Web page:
wren eggs in box without nest


I haven't posted here in a long time, mainly because we were without bluebirds for the last three years. However, they returned this spring and their first five eggs were destroyed by the wrens. We removed the nest, the wrens relocated themselves and the blues built a second nest that fledged four babies. The blues had a third nest built and the wrens started putting twigs on top of it again. We have been in a constant battle with the wrens for the last week. They made such a mess of the bluebird nest that we had to remove that also (I do not believe that the blues would have returned to it anyway). We do not have a wren guard.

The situation is this now - there are a few twigs in the box and the wren has laid her egg on the bare bottom of the box. We do not want the wrens to be there, but can we remove the egg even though there is no real nest in there?

Comments (4)
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Why don't you have a Wren guard? They are very easy to make.
House Wrens are a protected bird. I would not want them either!

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The Wren was ready to lay,you removed the nest,So she laid without a nest.They will most likely build a new nest on top of the eggs and lay a new clutch.


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Oh my, what a quandary!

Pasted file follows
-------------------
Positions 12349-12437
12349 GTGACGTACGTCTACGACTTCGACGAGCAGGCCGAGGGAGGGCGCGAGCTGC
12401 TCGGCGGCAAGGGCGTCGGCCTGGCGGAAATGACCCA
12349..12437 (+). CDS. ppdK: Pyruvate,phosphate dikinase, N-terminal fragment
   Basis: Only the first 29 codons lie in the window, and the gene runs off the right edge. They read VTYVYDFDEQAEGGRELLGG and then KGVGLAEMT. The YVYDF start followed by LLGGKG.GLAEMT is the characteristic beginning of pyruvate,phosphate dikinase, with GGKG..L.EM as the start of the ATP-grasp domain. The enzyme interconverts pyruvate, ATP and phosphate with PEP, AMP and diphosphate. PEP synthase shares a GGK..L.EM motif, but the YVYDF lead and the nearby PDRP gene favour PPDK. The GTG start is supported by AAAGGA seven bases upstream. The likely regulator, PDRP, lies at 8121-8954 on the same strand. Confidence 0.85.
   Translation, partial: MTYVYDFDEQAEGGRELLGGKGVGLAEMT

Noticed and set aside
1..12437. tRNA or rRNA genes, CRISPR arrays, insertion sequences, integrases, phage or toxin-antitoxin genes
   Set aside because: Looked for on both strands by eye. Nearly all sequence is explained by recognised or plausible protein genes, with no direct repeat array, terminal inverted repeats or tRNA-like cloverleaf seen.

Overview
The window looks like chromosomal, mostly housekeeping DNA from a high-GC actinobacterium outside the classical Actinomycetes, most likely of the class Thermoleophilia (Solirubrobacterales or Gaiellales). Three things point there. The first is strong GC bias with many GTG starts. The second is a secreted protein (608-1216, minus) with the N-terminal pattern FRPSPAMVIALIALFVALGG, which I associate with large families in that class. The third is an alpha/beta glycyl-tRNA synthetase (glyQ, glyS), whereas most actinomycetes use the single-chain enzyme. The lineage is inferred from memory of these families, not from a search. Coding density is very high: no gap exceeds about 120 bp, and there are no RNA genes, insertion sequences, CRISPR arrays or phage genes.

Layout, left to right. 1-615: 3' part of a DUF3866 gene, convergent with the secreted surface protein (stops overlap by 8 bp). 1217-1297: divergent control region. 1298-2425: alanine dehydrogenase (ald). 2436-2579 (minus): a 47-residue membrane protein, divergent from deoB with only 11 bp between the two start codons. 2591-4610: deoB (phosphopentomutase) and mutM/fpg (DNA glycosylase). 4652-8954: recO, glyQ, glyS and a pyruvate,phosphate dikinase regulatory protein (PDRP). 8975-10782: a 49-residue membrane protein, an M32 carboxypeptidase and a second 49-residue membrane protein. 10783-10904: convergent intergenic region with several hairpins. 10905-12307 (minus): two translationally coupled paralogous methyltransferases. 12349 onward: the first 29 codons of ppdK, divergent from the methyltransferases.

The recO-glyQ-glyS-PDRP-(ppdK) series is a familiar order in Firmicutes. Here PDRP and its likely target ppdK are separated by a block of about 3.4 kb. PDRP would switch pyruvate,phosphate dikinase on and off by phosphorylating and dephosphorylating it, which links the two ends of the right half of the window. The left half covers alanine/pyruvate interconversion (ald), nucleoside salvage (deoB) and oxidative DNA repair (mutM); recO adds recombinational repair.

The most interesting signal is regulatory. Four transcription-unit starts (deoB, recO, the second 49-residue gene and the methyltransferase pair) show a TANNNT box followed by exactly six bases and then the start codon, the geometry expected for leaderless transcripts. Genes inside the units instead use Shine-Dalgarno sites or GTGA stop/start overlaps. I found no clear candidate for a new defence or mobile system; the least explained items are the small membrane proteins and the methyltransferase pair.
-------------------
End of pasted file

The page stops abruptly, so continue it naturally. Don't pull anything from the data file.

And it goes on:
Our bluebirds have been battling HOWR too. But they have defended their territory and protected their 4 eggs. So far so good. The wren was removing nest material before the bluebird eggs were laid, so there was only a minimal amount of pine needles left in there. All the soft grasses had been removed by the #$@% wren. So the bluebird eggs are being incubated, but are nearly touching the wood floor. I've wondered if I should add some soft grasses, but then, I think, Mama knows best. Sometimes it is difficult to know what to do.
Surely a wren guard would not help you at this point. Sorry, I'm no help at all.

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The wren eggs are just as protected as are the birds themselves. There's a discussion about the protection of birds and YouTube in the Birdwatching forum.

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